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This briefing is for decision-makers at European Union (EU) level setting Total Allowable Catches (TACs) to limit how much fish can be caught to sustainable levels. These include people working at the European Commission (which proposes TACs) and people representing EU Member States at the EU Council (which decides on catch limits).
The EU’s Common Fisheries Policy (CFP) contains a number of key objectives and requirements that decision-makers have to implement when setting TACs. However, the link between the legal wording and concrete scientific catch figures can be difficult to understand, and different stakeholders often reach different conclusions.
The International Council for the Exploration of the Sea (ICES) has developed a framework to translate legal requirements into concrete scientific catch advice figures. In order to understand this translation from law into science, we need to get to grips with both the legal wording and the scientific terminology used.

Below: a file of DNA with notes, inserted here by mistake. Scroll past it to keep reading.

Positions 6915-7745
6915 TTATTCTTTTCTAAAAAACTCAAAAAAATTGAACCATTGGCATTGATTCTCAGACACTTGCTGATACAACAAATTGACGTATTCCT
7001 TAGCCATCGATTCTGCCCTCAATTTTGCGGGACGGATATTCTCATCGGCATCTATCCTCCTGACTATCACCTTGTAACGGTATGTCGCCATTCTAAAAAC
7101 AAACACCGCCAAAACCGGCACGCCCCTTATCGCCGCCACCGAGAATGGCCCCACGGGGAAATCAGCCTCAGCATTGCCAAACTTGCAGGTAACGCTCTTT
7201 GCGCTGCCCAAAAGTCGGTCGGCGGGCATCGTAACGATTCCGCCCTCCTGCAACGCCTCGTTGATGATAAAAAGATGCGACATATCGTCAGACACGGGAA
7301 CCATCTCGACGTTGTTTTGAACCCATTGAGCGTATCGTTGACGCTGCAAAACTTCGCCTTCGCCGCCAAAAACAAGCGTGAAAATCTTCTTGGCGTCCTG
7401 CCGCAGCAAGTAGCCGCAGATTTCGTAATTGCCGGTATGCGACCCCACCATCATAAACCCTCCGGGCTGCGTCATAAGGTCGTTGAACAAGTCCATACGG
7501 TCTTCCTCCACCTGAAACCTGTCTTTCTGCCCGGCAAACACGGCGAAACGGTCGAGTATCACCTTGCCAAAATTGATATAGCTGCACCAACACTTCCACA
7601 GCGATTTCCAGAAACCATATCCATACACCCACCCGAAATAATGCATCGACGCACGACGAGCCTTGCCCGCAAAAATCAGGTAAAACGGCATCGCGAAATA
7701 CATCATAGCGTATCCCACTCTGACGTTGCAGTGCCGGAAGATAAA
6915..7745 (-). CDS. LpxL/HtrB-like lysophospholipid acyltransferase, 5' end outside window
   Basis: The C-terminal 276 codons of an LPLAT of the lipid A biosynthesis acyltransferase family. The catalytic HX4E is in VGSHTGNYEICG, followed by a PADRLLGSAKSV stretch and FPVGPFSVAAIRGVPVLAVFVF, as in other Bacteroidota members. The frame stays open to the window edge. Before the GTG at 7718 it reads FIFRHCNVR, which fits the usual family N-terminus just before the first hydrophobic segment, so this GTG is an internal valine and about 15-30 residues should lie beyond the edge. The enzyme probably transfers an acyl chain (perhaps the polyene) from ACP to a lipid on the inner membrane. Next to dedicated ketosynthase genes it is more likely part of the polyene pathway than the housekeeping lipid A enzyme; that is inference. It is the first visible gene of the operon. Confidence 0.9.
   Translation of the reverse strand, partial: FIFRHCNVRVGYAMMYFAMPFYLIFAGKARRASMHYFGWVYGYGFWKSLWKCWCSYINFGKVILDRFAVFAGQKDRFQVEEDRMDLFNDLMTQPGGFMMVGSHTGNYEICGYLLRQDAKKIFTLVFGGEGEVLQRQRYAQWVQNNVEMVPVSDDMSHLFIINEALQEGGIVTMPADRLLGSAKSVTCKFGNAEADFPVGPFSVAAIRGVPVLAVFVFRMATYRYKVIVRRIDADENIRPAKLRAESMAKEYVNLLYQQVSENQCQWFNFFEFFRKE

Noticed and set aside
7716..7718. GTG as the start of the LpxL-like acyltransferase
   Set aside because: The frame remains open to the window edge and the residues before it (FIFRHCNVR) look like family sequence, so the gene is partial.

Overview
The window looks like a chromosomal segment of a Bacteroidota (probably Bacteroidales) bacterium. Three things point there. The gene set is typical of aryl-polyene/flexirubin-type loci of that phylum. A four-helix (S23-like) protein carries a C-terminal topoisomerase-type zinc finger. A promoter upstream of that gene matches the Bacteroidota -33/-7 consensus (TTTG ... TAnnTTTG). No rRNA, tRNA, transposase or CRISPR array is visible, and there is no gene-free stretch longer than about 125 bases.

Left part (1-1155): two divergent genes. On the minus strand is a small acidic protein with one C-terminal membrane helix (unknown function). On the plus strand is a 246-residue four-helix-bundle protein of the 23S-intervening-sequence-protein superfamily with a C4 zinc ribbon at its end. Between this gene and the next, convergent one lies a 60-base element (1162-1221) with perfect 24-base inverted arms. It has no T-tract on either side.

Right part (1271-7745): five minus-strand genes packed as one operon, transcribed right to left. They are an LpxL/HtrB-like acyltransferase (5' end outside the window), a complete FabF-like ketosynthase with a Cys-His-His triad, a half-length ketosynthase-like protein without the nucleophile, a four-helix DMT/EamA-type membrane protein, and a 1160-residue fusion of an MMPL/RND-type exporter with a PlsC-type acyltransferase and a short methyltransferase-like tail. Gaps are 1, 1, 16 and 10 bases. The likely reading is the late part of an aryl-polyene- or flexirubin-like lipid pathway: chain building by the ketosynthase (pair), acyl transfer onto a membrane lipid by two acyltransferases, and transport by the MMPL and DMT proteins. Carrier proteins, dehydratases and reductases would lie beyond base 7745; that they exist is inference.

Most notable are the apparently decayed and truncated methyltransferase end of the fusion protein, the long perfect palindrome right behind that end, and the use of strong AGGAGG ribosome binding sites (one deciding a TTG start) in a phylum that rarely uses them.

This briefing explains the various biological reference points used by ICES and how they link to the CFP’s rules. This is important background information regarding TAC-setting, and complements ClientEarth’s other briefings on key topics, such as what it means to follow ‘best available scientific advice’ and implement the ‘precautionary approach’ and the ‘ecosystem-based approach’ when setting TACs.
Links: This briefing is part of a series of 8 briefings about some technical, but important key aspects of TAC-setting. The briefing series is designed to help decision-makers set sustainable TACs in line with science and the law.
For an evaluation of the TACs agreed at December Council for 2015-2020 please refer to ClientEarth’s comprehensive report: Taking stock 2020 – are TACs set to achieve MSY?